Published online by Cambridge University Press: 06 July 2010
Consider a market with the following characteristics: 1) privacy, that is, each agent knows only his own valuation (or cost) conditions; 2) exchange follows the rules of the oral double auction, that is, buyers freely announce bids or accept offers and sellers freely announce offers or accept bids; 3) aggregate market supply and demand per trading period is stationary for at least two to three periods; and 4) there are at least four buyers, and as many sellers. The literature reporting the results of a large number of experimental markets with these characteristics documents what appears to be a remarkably rapid convergence to a competitive equilibrium (CE). However, any claim of double auction (DA) “convergence” to the CE can only have meaning in one of three senses:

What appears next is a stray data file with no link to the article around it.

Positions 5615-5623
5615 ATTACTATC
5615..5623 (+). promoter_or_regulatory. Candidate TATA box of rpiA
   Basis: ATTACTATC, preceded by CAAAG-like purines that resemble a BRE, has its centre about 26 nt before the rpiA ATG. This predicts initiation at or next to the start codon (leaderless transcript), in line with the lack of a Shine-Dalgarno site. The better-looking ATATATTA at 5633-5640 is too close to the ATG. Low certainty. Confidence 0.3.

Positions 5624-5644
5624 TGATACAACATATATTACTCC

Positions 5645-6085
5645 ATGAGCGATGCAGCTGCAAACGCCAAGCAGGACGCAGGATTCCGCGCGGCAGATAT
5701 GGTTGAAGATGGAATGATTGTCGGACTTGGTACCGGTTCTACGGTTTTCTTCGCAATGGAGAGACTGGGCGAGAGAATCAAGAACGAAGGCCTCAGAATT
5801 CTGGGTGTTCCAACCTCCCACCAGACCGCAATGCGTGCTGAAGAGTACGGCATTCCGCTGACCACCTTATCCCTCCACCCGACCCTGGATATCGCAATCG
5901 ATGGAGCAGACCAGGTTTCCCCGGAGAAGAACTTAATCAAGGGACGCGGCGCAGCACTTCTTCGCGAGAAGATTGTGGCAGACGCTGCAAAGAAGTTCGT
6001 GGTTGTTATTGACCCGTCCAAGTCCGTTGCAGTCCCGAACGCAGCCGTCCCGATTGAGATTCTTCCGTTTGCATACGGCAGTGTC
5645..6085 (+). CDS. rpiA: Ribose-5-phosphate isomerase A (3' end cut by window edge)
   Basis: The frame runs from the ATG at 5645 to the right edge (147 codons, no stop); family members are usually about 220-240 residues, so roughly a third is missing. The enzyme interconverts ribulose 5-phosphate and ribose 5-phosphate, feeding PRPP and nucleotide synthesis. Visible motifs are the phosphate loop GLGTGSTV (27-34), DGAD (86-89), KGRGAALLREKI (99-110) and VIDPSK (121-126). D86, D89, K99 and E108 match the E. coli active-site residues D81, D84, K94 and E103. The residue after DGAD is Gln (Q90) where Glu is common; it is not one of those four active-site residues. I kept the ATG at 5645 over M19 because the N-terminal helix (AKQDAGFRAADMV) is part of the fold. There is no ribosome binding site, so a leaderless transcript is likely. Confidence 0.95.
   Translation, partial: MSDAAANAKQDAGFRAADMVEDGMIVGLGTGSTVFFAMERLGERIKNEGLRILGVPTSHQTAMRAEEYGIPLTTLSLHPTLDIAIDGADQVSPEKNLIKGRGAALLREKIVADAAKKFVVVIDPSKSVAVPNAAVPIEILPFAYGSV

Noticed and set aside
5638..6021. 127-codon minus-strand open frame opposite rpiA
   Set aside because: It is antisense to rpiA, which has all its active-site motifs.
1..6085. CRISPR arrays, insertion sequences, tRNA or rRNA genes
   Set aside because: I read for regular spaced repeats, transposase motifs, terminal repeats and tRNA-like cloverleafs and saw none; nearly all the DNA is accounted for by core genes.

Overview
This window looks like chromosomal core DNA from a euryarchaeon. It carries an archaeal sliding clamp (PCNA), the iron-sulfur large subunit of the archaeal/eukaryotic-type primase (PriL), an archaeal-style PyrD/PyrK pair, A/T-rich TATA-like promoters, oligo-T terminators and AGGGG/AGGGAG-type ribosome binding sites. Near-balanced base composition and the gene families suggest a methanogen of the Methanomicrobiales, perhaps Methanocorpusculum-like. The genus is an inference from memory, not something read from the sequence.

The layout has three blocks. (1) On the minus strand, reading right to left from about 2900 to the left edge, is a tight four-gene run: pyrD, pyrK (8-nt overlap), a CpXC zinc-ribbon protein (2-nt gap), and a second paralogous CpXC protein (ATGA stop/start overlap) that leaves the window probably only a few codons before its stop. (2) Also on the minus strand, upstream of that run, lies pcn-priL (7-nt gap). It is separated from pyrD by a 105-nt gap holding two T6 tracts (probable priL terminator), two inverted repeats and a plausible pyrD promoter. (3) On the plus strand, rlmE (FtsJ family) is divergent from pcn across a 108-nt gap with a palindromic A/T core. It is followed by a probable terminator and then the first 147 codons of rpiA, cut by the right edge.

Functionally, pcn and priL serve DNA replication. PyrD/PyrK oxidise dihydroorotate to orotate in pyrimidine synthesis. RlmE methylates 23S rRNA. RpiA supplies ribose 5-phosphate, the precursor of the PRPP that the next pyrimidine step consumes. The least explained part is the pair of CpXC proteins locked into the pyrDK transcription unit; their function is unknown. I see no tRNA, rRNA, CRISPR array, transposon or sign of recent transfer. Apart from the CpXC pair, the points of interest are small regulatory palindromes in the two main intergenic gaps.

(i) The CE is attained immediately.
(ii) After T periods of trading, some measure of the market's state, such as mean price, is nearer, relative to experimental sampling variability, to a CE than to some distinct alternative equilibrium such as a monopoly or Nash equilibrium.
(iii) After T periods of trading, this measure is nearer to a CE in DA experimental markets than in markets organized under a different institution of contract, for example, a sealed-bid auction.